Today we were sad to say farewell to Bend/Sisters area, but we had to keep heading north to Gig Harbor, WA and its Gig Harbor RV Resort. We crossed over the famous Tacoma Narrows Bridge, which was first built in 1940, but collapsed just months after it was completed, and Gig Harbor was isolated from Tacoma and Seattle by Puget Sound until 1950 when the second bridge was built. In 2007 a $1.2 billion project added a second span to the bridge. Gig Harbor was incorporated in July, 1946, and is the Gateway to the Olympic Peninsula. After we settled into the RV Resort, we went into the quaint town of Gig Harbor located on the shores of Puget Sound. We enjoyed a fabulous dinner at Tides Tavern on the water with amazing views of Mt Rainier. Continue reading

Grand Coulee Dam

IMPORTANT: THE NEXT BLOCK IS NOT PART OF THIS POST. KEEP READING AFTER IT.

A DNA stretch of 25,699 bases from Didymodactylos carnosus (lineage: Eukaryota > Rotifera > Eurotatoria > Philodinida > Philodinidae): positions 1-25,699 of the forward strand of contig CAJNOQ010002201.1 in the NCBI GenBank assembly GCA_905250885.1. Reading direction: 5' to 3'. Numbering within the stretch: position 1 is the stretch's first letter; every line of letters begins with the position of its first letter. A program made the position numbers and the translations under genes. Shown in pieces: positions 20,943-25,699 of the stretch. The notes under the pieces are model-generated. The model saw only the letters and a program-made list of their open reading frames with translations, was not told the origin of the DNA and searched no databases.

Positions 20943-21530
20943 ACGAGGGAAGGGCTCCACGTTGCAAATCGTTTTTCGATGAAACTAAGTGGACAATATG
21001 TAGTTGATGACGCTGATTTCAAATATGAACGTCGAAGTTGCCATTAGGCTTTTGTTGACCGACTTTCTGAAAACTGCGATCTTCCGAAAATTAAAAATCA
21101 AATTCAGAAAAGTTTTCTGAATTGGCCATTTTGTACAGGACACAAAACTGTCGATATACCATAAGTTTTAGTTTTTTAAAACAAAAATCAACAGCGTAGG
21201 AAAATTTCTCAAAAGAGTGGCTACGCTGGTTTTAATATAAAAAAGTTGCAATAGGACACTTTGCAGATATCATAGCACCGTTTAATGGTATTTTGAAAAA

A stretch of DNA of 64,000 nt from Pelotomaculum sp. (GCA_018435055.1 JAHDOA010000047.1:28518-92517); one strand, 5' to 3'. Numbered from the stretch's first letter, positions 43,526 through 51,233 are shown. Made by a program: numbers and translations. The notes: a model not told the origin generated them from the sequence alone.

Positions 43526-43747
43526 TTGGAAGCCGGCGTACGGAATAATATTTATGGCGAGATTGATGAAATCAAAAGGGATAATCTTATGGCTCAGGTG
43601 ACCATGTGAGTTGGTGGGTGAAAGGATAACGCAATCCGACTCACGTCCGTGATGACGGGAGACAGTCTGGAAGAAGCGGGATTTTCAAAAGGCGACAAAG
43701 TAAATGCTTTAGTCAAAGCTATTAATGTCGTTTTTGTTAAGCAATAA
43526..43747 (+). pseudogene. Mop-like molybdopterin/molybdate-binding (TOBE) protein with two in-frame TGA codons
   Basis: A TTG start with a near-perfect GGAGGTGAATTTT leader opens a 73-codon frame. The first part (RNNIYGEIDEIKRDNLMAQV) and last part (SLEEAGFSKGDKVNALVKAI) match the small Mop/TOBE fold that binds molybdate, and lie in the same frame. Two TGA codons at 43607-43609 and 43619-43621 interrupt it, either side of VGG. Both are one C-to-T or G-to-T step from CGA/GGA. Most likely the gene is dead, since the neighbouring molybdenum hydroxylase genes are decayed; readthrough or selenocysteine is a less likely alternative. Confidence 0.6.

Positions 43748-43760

After leaving Salt Spring Island we flew to San Diego to spend time with Kevin, Ericka and our sweet, adorable grand daughter Harper. When we returned to Canada we picked up our Sherpa and headed south back to the States on our way to Rapid City, SD. Our first stop was at the Suncrest Resort Campground, in Moses Lake, WA. And today we our going to travel the Coulee Corridor Scenic Byway on our way to the Grand Coulee Dam. The Coulee Corridor is an amazing 150 mile road trip revealing the story of the ice age floods that occurred around 13,000 years ago. The scenery along the route is both magnificent and unique. We stopped at Soap Lake which is known for its mineral-rich water and mud. In the early 20th century, people flocked to Soap Lake in search of a cure. We took photos of the bronze stature with steel wings that stated “Calling the healing waters”, the worlds first human figure sundial. Following the scenic byway, shaped by the massive Ice Age floods, we saw basalt cliffs, green farms and fields dotted with thousands of lakes nourished by the Grand Coulee Dam. We arrived at the Dry Falls State Park, which is the site of a former waterfall which is now a dry cliff, 400 feet high and 3.5 miles wide. When the floods occurred the waterfall was ten times the size of Niagara Falls. Today it is filled with lakes and wildlife. Then we arrived at the Grand Coulee Dam, at 550 feet high, it is the largest concrete structure in the US. It is a gravity dam on the Columbia River, built between 1933-1942, to produce hydroelectric power and irrigation. It has three power stations and it is the largest electric producing facility in the US. It stands 550 ft tall, 5,223 ft long, 30 ft wide at the crest and 500 ft wide at the base. Continue reading